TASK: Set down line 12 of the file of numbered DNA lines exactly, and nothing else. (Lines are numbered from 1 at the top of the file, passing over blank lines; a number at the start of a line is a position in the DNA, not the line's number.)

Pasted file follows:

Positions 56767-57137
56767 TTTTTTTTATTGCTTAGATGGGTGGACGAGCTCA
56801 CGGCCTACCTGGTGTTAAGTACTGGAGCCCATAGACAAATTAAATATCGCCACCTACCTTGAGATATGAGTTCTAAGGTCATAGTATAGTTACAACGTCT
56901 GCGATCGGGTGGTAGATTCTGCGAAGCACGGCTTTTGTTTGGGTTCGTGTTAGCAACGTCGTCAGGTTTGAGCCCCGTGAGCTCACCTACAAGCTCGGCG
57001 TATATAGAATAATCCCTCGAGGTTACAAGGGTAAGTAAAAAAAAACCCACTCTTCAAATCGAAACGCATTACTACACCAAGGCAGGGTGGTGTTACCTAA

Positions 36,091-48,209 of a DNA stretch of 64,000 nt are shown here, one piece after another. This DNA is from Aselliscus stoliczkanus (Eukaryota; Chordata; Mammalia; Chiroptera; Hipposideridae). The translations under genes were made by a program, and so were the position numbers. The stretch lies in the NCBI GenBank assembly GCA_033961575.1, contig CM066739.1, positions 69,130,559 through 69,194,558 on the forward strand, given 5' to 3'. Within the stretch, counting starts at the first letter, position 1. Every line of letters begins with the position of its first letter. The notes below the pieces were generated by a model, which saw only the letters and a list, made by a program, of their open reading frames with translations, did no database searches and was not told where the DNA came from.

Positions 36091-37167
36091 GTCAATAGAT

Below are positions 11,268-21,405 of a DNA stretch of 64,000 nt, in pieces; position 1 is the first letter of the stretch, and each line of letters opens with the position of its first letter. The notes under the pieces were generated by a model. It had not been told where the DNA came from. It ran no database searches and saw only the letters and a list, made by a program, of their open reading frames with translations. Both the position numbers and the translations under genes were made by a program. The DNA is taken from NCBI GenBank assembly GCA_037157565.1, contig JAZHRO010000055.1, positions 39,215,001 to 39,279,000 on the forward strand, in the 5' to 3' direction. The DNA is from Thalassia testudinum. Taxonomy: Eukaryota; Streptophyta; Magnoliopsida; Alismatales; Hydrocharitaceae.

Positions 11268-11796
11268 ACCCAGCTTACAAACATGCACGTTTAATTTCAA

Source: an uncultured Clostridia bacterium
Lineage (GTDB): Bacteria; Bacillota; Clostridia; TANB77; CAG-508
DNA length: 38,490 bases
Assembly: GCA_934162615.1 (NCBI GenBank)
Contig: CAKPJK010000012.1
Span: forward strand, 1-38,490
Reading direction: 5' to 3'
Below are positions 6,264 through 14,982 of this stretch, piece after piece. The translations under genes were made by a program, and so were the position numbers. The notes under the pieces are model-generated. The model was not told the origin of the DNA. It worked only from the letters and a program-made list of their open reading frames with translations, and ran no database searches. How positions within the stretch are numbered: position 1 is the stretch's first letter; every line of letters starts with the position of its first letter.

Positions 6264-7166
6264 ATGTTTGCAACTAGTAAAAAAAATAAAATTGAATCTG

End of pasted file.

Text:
Source: an uncultured Clostridia bacterium